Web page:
Neck and low back pain
The low back, also called the lumbar region, is the area of the back that starts below the ribcage. Almost everyone has low back pain at some point in his or her life. Neck pain is also a common complaint. The muscles of your low back and neck can be strained from suboptimal posture or decreased physical conditioning. Osteoarthritis or normal wear and tear may also lead to pain in the low back or neck.
Degenerative Disc Disease and Herniated Discs
An individual’s spine (neck, mid-back, and low back) is comprised of bones (vertebrae) that are separated by discs, which allow for motion. The spinal discs are made up of a soft inner core (nucleus pulposus) and a tough outer wall (annulus fibrosis).
Degenerated disc– As a person ages, the discs lose water content and may get thinner. That means less cushion or padding between the bones of your spine (vertebrae). In other words, flatter discs cannot absorb shock as well as discs that have not degenerated. This can lead to problems such as what is called discogenic, axial low back pain. Surgery may involve removal of the degenerated disc and stabilizing the spine, in essence removing the need for any cushion or shock absorption.
Herniated disc- The stress of everyday movements and minor injuries over the years can cause tears in the outer wall, i.e. annular tears with disc bulges. While these tears may not be problematic, in and of themselves, a significant amount of the soft core may push through the crack(s), e.g. herniated nucleus pulposus. If a nearby nerve is affected, then you may experience pain, weakness, numbness and tingling in your arm(s) or leg(s). Surgery may involve removing just the herniated portion of the disc to relieve pressure off the nerve.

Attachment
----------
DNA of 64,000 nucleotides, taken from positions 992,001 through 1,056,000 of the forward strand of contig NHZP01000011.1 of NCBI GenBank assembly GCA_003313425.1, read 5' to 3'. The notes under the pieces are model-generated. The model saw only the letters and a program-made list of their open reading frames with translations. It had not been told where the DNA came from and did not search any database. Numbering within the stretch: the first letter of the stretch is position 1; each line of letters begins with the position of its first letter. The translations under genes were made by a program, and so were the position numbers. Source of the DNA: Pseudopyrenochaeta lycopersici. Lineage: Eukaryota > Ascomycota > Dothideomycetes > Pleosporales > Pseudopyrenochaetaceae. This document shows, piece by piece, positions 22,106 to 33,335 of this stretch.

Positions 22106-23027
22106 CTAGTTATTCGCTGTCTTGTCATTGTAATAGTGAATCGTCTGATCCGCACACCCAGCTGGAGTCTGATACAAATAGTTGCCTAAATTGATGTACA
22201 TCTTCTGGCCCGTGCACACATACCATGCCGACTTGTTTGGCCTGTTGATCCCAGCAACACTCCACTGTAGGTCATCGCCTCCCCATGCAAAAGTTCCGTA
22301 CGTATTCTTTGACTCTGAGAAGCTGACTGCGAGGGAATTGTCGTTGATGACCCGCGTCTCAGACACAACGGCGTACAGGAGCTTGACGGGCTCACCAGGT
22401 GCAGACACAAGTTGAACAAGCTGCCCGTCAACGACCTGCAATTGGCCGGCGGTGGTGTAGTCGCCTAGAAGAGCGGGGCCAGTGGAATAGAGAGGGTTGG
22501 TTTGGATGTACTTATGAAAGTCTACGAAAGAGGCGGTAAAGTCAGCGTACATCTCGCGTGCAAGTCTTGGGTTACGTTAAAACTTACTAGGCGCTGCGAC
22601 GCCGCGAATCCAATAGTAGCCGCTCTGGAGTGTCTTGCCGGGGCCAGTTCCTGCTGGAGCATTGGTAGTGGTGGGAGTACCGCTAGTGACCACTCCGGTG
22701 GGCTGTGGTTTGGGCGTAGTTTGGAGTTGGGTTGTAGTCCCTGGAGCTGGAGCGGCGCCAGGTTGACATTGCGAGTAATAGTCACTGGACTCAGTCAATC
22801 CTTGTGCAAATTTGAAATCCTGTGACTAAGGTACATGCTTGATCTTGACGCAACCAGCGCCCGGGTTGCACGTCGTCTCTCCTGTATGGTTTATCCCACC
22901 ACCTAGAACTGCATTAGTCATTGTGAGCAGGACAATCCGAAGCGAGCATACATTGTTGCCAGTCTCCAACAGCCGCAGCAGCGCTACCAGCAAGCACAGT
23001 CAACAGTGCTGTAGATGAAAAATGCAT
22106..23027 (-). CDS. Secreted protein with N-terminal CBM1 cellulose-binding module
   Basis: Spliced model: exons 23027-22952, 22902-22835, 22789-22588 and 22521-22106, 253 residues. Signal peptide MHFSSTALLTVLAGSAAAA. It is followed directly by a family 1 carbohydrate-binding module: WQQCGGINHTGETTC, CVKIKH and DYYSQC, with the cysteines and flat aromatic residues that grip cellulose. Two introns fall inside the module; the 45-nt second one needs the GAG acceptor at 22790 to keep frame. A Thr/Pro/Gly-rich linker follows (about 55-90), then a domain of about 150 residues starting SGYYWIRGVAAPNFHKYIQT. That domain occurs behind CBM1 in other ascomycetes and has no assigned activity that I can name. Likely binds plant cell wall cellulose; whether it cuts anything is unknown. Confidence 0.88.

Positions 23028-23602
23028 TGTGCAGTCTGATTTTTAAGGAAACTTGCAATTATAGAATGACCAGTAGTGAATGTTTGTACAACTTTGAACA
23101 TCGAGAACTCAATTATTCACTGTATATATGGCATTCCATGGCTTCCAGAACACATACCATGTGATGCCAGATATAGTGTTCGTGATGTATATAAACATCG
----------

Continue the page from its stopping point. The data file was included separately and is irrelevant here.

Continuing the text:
Stenosis and Myelopathy or Radiculopathy
Stenosis means narrowing of the spinal canal or nerve passageways that can result in pressure on the spinal cord (myelopathy) or the nerves (radiculopathy). The condition is often caused by age-related wear and tear, ligament buildup, and bone spurs. Symptoms vary by location and may include pain, weakness, numbness and tingling in your arm(s) or leg(s). Surgery may involve decompression of the bony channels through which the spinal cord or nerves travel.
Spondylolisthesis is a spinal condition that is often associated with low back pain and leg pain. It occurs when one of your vertebrae slips forward, relative to the vertebra below it. Surgery may involve stabilizing the spine, so that the slip does not become worse.
Brain and Spinal Tumors
Tumors are masses of abnormal cells that have grown out of control. It is very important to distinguish benign (non-cancerous) versus malignant tumors. Benign tumors do not grow into nearby tissues, but can be problematic depending on size and location. Surgery may be curative for benign tumors, and plays an important role for malignant tumors as well, because the tissue diagnosis will help direct additional treatments such as radiation and chemotherapy.
Carpal Tunnel Syndrome
Numbness and tingling or pain in the hand that can be caused by a pinched nerve in the wrist. Many factors can contribute to carpal tunnel syndrome, such as underlying health conditions and patterns of hand use. Treatment options may include rest, ice, wrist splints, and surgery.